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Vision Damage from UV UVA and UVB Radiation

What is meant by the letter abbreviations UV, UVA and UVB?


The letter abbreviation UV represent the Ultraviolet sunlight/rays or solar energy (radiation) produced by the process of changing hydrogen into helium using extreme pressure in the core of the Sun (known as nuclear fusion). Solar energy (UV rays) is transported from the core to the photosphere (outer surface of the Sun) and released into space. Ultraviolet rays released from the Sun take approximately eight minutes to reach the Earth.

Two other terms referring to ultraviolet rays is UVA and UVB. The only difference between UVA and UVB rays is the change in the level of intensity of the ultraviolet rays. UVA is the form of solar energy that remains at a constant level throughout the year and UVB rays refer to the ultraviolet rays that change strength during different times of the year. UVB rays increase in strength during the summertime (The time when the Sun is closes to the Earth) and decrees during the winter months due to the orbital path of the Earth. The strength of the ultraviolet rays can reach a level three times greater in the summer months than in the winter.

**UVA rays are the type of ultraviolet rays used in tanning beds.


What forms of vision damage or disorders does exposure to ultraviolet rays cause?


The surface of the eyes exposed to sunlight can develop the identical symptoms as the skin (sunburn). The surface (cornea) of the eye can burn as well as the lenses of the eyes. In most cases, a burn from the sun on the surface of the eye heals in the same manner as the skin (usually heals in a few days). The issue becomes one similar to the skin where later in life the damage from sunburns builds up on the surface of the eye contributing to the development of eye disorders such as cataracts, macular degeneration, glaucoma and other damage to internal structures of the eye leading to vision loss or blindness.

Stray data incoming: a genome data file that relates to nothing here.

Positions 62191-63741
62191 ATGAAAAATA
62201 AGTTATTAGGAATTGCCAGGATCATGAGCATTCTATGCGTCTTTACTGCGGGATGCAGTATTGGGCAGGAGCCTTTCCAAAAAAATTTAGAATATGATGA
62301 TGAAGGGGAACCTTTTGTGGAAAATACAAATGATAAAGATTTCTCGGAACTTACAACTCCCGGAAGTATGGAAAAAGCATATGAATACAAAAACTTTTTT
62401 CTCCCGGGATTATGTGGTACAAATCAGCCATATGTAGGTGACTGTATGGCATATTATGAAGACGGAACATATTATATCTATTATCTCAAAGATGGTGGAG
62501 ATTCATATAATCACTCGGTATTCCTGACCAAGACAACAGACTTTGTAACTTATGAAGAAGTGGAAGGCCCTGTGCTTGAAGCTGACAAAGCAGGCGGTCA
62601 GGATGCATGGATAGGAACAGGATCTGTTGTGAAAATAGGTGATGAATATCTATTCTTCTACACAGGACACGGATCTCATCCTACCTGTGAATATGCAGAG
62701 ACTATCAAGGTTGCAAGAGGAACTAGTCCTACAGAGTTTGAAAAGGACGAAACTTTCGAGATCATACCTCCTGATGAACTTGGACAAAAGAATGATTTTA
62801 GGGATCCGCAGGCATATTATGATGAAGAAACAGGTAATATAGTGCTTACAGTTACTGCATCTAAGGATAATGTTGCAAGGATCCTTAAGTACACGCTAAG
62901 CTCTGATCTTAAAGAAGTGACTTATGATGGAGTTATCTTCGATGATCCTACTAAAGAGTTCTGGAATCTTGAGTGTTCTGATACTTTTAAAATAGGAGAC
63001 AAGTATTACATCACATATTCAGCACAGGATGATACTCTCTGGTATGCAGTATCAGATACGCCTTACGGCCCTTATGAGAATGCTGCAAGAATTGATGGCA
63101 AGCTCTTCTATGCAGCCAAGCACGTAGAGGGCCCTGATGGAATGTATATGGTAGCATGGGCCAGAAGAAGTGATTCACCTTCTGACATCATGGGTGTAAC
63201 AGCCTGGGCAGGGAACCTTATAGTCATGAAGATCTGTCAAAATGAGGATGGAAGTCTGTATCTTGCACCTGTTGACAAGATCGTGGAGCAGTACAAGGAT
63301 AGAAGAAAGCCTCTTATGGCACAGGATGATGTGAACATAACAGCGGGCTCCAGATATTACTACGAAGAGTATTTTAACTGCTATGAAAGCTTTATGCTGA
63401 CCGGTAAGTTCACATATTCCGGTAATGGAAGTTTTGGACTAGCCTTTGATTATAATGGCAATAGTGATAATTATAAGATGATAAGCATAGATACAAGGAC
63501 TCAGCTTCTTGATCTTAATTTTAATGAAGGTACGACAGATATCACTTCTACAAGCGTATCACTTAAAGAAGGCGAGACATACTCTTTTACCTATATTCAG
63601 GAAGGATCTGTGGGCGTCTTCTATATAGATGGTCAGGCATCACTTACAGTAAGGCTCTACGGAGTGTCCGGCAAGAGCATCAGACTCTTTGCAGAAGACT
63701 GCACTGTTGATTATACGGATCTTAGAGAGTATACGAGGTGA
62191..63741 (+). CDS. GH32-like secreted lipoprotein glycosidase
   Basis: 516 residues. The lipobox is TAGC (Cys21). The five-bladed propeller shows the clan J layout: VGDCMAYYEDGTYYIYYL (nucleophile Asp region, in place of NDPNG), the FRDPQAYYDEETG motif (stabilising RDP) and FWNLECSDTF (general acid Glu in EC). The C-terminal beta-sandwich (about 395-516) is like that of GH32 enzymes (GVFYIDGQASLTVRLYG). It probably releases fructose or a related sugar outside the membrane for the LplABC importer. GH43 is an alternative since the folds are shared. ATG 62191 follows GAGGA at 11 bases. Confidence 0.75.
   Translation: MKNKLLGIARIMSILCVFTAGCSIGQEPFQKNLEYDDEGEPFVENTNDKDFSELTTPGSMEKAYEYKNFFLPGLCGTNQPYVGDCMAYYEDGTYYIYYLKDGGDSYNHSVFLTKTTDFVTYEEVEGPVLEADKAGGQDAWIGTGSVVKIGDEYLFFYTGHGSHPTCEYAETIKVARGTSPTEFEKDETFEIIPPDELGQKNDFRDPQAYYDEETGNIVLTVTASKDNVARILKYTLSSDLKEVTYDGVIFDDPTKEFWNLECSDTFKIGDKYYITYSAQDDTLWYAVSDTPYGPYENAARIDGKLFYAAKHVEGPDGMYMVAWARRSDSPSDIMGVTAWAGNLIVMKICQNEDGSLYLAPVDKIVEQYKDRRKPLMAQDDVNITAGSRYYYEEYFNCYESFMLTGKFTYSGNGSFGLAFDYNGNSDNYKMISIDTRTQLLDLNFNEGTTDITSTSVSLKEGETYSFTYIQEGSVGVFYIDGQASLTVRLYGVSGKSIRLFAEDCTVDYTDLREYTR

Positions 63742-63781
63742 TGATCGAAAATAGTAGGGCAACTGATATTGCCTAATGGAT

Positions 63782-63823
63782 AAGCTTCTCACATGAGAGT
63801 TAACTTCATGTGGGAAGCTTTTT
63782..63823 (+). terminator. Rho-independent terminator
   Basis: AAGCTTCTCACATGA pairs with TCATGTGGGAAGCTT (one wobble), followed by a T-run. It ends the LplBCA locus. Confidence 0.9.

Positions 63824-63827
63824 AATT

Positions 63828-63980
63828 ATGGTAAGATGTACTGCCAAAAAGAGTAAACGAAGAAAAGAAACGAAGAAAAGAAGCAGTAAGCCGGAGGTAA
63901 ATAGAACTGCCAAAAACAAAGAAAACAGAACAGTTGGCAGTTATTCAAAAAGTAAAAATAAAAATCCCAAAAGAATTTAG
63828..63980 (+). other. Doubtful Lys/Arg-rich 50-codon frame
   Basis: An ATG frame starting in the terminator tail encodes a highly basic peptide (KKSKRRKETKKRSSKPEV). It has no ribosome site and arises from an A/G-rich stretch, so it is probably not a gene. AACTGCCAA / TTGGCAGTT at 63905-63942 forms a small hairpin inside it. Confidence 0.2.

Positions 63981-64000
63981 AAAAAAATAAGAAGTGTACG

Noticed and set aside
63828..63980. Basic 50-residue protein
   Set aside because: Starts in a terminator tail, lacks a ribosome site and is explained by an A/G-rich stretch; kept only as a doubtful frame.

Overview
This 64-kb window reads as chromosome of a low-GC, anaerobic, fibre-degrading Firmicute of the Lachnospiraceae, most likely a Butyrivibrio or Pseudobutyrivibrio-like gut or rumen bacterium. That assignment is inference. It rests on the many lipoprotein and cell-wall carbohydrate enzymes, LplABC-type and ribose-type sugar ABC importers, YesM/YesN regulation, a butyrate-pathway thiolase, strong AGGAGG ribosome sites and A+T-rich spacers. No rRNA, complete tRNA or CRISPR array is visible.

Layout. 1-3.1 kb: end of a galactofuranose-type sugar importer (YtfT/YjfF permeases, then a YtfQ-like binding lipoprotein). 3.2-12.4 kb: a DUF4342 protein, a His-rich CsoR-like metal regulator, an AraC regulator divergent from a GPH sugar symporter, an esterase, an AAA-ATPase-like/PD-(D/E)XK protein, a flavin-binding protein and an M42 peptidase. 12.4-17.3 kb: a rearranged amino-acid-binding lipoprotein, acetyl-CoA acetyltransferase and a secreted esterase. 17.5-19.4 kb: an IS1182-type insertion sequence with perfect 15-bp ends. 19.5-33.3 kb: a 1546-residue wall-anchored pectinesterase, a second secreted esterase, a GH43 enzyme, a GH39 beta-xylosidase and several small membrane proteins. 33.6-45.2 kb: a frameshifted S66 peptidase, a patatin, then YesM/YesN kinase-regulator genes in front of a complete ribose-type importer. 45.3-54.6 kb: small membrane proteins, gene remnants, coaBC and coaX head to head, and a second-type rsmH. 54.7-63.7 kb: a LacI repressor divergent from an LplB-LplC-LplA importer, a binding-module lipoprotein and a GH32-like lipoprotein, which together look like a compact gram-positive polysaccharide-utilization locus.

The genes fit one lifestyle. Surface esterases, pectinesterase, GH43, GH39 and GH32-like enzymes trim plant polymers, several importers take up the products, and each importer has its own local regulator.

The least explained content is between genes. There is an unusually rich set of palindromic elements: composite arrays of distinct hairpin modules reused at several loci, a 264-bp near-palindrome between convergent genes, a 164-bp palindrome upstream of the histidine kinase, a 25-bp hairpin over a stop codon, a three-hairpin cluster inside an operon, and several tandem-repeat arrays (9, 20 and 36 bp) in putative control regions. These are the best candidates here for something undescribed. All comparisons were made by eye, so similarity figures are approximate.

Studies reveal that the damage from ultraviolet rays is more extreme on the unprotected eyes of children. The ultraviolet rays have the capability of penetrating deeper into young developing eyes causing surface and internal damage.

Reflective ultraviolet rays (sunlight) are a form of exposure, which can cause the most extreme vision damage in a short time. Ultraviolet rays of the sun intensify when reflected off other surfaces such as snow, water, sand, payment and reflective treated windows


What are the steps to Prevent Vision Damage from Ultraviolet Rays from the Sun?

1. Always, use 100% protective eyewear such as sunglasses that block 100% of the UVA/UVB rays when exposed to sunlight or using a tanning bed. Eyewear protection is especially important for children of all ages because of the ability of radiation to penetrate deeply into a young developing eye. When selecting sunglasses take care to make sure, the glasses provide protection along the right and left sides of the eyes. The sunglasses should provide protection when the sun shines directly onto the right and left sides of the face.

2. Wear a large brimmed hat while outside. The brim of the hat should completely cover the exposed areas of the face(Note: Take care to make sure the right and left sides of the eyes receive protection when the rays of the sun shine directly onto the right and left sides of the face.

3. A person who wears prescription lenses that darken when exposed to sunlight should be tested to make sure 100% blockage is provided from the sun. A quick easy test is available from eyewear providers that will make sure the eyes are 100% protected. Sunglasses should also receive a UVA/UVB screening.

If your plans include “fun in the sun” then make sure you protect your vision.

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